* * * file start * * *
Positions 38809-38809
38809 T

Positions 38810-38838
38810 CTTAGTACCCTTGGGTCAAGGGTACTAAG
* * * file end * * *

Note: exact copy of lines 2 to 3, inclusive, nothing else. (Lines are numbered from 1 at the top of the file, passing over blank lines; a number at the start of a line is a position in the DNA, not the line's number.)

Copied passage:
38809 T

Positions 38810-38838